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America's Political Dynasties

Republican Jeb Bush (left) has announced he's exploring a run for president. Hillary Clinton (right) is widely expected to pursue the Democratic nomination in 2016. (Saul Loeb, Mike Coppola/AFP/Getty Images)
Republican Jeb Bush (left) has announced he's exploring a run for president. Hillary Clinton (right) is widely expected to pursue the Democratic nomination in 2016. (Saul Loeb, Mike Coppola/AFP/Getty Images)

Here’s something to think about. Americans under the age of 38 have only experienced one presidential election that did not involve a Bush or a Clinton, and that was in 2012.

Now there is at least a possibility of another presidential election that features two members of political dynasties. Jeb Bush is actively pursuing a run for the Republican nomination and it’s expected that Hillary Clinton will chase the Democratic nomination.

What does that say about America? Here & Now’s Jeremy Hobson asks presidential scholar George Edward.

Interview Highlights

On what another Bush-Clinton election would say about the country

“If you have famous parents or famous relatives or a famous husband, you have an advantage in politics. First of all, the name recognition is very important. Normally someone who wants to run for president has to spend a lot of time and a lot of money getting known as an entity –to get people to know that they actually exist. If Jeb Bush were named Jeb Smith and were the successful governor of Florida, he’d have a much more difficult time than he will have now as Jeb Bush. Similarly, if Hillary Clinton were Hillary Smith and not married to the president of the United States, would not have had the launch pad into the Senate race in New York and after that, she was of course on her own, she was a successful senator and a successful secretary of state.”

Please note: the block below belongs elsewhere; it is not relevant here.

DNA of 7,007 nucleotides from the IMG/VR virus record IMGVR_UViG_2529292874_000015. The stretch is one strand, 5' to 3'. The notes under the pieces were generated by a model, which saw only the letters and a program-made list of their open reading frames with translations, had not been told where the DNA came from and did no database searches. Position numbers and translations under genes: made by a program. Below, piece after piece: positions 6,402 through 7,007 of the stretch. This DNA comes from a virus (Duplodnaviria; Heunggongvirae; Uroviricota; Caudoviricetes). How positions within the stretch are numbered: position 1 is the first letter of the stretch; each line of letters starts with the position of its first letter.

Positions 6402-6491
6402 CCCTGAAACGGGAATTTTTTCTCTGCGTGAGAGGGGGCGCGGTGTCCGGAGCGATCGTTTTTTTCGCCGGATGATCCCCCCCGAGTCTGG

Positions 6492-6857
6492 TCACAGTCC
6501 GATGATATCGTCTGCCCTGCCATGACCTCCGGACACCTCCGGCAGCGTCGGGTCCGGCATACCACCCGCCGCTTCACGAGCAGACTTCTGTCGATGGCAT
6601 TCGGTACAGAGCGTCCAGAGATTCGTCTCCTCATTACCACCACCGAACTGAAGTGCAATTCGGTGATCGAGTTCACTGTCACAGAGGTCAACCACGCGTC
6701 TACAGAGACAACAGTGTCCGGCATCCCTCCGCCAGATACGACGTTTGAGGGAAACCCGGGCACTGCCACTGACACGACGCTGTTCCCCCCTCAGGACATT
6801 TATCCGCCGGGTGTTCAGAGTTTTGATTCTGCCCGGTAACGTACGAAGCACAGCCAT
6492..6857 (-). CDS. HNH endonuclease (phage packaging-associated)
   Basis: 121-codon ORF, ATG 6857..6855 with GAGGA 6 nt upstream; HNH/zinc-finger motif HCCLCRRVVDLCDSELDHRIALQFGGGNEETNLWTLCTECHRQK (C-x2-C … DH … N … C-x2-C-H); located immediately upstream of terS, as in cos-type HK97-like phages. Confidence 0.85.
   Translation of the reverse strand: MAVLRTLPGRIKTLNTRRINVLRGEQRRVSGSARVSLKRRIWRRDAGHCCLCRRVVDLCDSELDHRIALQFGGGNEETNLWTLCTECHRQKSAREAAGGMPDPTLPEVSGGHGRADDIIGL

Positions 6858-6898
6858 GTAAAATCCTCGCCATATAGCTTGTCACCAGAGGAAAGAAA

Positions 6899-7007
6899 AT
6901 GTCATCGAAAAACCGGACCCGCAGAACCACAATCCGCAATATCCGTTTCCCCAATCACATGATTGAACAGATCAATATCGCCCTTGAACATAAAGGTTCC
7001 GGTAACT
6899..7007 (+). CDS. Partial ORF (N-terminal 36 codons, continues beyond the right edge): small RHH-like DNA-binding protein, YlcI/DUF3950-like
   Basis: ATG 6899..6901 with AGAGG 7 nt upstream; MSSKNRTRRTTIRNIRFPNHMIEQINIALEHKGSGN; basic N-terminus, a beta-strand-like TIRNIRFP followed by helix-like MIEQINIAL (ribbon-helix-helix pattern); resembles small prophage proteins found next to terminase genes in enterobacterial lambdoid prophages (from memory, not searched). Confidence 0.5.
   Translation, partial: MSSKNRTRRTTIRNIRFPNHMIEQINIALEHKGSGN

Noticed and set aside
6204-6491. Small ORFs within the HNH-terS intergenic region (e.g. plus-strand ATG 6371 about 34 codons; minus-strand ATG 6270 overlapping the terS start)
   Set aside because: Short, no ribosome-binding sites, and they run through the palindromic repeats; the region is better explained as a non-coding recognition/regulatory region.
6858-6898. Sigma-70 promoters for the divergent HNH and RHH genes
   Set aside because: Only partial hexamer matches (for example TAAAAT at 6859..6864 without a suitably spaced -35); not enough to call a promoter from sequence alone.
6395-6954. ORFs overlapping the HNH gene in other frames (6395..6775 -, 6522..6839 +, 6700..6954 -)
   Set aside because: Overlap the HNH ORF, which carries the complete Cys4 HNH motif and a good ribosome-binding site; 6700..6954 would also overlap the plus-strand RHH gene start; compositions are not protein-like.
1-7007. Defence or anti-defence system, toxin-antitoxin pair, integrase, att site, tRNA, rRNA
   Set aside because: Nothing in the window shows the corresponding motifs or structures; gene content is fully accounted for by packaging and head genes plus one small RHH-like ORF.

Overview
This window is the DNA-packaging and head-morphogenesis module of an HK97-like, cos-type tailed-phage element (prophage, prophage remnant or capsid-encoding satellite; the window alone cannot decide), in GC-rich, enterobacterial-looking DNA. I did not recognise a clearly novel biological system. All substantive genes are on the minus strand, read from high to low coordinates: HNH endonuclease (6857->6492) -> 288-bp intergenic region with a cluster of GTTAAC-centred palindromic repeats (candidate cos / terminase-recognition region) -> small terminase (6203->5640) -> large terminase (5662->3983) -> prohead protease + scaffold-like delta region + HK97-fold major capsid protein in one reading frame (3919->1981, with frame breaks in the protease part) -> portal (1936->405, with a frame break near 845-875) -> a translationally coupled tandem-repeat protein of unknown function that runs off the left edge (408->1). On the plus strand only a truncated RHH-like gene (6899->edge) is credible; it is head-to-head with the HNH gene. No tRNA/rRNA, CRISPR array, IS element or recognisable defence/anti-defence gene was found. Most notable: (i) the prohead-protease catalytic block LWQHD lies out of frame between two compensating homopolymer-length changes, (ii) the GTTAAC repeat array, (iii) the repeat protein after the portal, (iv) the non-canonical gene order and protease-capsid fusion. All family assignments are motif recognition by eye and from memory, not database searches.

On the disadvantages of being a part of a political dynasty

“There may be baggage. Let’s take Jeb Bush’s case. His father — and I have great respect for his father — was defeated in his effort to be reelected. His brother left office under a cloud because of a mishandled war in Iraq, and of course the onset of the Great Recession. So those aren’t happy days and needless to say, he will not be wanting to emphasize those aspects of his family’s political history. So there’s baggage there. In Hillary Clinton’s case, there was so much demonization of Bill Clinton and also some of her over the years, particularly in the 1990s. There are a lot of people who will look at her as the Wicked Witch of the North or something and she’s going to find it more difficult to break through to those people because of that baggage.”

Eight election years with a Bush or Clinton:
  • 2008: Hillary Clinton was defeated in the Democratic primary by Barack Obama
  • 2004: George W. Bush defeated John Kerry
  • 2000: George H. W. Bush defeated Al Gore
  • 1996: Bill Clinton defeated Bob Dole and Ross Perot
  • 1992: Bill Clinton defeated George H. W. Bush and Ross Perot
  • 1988: George H. W. Bush defeated Michael Dukakis
  • 1984: George H. W. Bush was Ronald Reagan’s running mate
  • 1980: George H. W. Bush was Ronald Reagan’s running mate


  • George Edward, presidential scholar and professor of political science at Texas A & M University.

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